You’ve got to give it away.

A young woman, white, brown hair that curled at her shoulders, a peach knitted sweater that revealed her pale stomach, tight dark jeans and black boots with a clunky two inch heal. She had a square black purse slung over one shoulder and a baby strapped to her front.

The child was in a pouch like a kangaroo, sleepily clinging to his mother’s chest, face buried in breast, tiny hand clutching fistful of peach sweater. The baby pouch gave the woman a hands free way to carry her baby, and she sauntered around with a swing in her step like she wasn’t carrying an only child.

She stepped off the bus, holding a newspaper in one hand and adjusting her purse with the other. She didn’t touch the baby. Her hands reached for her purse, reaching for her need. She put a cigarette to her lips and paused in the middle of the parking lot to light up. The baby hung there like dead weight and she blew a puff of smoke into the wind and walked on.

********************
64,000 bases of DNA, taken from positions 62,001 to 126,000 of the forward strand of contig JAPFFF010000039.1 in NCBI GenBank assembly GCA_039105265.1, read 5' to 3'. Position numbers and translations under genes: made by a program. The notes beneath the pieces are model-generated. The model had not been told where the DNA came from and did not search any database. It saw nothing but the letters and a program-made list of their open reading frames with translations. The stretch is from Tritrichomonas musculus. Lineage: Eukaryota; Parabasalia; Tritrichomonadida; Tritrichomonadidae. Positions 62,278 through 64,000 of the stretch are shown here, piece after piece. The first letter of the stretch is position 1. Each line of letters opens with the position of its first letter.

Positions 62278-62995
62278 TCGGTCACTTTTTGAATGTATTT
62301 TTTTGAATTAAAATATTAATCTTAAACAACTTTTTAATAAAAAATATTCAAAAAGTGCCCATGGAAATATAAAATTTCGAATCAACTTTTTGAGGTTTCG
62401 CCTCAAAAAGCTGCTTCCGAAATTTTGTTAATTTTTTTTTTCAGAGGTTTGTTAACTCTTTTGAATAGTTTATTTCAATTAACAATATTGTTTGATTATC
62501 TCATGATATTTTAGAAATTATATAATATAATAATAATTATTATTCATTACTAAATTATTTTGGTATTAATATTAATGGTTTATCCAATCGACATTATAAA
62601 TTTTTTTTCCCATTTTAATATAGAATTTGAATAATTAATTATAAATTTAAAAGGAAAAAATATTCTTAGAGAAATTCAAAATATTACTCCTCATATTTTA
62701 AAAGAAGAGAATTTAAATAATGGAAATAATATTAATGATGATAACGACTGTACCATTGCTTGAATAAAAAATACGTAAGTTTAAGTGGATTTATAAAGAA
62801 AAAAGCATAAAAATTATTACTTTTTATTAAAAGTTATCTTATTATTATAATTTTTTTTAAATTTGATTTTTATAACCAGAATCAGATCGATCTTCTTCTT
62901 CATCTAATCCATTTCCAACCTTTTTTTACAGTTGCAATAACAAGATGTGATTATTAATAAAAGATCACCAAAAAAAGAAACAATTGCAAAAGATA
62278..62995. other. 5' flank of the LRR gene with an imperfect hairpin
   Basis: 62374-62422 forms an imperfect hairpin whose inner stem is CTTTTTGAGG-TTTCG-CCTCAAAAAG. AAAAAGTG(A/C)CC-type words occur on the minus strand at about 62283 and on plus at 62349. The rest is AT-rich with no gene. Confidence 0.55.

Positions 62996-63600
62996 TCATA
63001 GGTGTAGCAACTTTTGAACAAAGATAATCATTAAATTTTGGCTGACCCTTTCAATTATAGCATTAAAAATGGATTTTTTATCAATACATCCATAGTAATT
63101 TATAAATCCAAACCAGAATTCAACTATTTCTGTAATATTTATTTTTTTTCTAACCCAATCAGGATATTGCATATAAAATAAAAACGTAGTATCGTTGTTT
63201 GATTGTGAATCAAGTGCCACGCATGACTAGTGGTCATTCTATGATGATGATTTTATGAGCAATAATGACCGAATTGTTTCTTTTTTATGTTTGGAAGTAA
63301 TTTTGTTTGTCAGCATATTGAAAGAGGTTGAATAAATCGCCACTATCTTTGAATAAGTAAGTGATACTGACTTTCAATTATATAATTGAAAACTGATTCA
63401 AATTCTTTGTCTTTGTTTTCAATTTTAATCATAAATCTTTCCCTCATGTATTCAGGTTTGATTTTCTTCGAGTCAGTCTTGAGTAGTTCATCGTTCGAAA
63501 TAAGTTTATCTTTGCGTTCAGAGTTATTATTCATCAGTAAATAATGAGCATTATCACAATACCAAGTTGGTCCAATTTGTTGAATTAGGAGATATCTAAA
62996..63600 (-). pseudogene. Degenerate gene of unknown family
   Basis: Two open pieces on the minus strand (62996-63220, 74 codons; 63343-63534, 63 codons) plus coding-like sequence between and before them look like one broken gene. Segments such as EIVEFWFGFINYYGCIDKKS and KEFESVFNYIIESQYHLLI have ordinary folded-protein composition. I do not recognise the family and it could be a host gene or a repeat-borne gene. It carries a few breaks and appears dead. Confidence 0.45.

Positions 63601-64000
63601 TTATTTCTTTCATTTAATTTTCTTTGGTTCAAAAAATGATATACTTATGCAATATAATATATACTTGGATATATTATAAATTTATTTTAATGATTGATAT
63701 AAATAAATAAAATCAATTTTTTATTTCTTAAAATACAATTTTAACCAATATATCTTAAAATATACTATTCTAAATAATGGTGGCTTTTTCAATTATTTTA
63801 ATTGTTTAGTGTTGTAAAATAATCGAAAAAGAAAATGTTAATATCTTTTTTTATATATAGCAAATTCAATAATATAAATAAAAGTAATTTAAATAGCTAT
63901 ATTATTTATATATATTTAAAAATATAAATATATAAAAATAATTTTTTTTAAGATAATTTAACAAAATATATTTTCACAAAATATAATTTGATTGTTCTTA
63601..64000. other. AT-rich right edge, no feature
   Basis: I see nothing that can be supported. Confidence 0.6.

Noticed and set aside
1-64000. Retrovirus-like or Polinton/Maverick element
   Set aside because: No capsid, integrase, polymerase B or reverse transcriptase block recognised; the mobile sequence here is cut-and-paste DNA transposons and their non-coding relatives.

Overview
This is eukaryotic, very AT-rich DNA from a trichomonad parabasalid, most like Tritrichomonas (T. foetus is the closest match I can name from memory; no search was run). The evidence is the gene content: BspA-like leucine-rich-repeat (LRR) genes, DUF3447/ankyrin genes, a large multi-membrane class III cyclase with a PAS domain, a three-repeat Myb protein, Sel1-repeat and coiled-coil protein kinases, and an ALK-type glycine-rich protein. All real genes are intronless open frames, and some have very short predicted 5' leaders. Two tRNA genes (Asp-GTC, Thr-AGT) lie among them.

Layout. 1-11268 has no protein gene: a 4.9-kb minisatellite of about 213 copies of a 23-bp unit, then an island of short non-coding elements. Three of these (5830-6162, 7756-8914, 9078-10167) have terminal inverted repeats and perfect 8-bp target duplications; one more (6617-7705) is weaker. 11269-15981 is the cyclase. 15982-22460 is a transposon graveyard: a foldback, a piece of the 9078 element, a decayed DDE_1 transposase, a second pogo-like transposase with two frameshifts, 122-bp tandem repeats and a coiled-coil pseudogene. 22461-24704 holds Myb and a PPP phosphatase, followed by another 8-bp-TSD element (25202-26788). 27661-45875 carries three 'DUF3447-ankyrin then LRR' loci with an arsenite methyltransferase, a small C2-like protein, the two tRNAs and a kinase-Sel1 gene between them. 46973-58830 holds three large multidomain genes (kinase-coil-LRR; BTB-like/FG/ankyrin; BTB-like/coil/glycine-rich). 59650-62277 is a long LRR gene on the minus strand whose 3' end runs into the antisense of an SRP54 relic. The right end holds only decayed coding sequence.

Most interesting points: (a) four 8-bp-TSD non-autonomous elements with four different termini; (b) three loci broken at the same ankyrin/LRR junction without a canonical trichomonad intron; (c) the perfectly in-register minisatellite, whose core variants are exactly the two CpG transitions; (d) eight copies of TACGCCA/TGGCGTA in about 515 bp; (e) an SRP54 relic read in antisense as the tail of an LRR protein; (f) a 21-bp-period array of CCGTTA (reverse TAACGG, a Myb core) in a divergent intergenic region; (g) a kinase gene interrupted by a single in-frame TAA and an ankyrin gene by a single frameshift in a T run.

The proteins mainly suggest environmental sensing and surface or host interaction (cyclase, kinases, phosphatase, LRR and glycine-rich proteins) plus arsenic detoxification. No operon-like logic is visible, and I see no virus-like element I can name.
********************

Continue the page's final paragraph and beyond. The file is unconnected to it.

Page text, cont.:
Slow dancing in your underwear, turning slowly, not quite on rhythm, singing not quite off key. The darkened room, an overcast afternoon, gray light streaming in and you’ve got to hang on tight. The speakers reverberate with the vibe, you wonder if they’re blown. A revolving dance, twisting, yearning, holding–the song fades and so do you, standing in the stillness of a warm embrace.

A white woman striding down the sidewalk with a black toddler on her hip. She works the bus system like a pro, going three blocks up to drop off her son, then walking two blocks over to catch another bus bound for Randolph Avenue and another job.

She’s skinny, tight white jeans, a no nonsense stride, sticky bleach blonde hair that clings to her scalp in curls. Not exactly stylish, but it works.

She speaks with force, telling a stranger of her towed car and the exaggerated fees. It’s no longer worth the price. She’s found that a lot of things aren’t worth the price. So she rides the bus until she can find something better. Winter’s coming, she’ll have to, she says.

She’s made mistakes, but she lives with them. She won’t let you look down on her. She finds strength in the toddler, the one-time mistake, the former accident.

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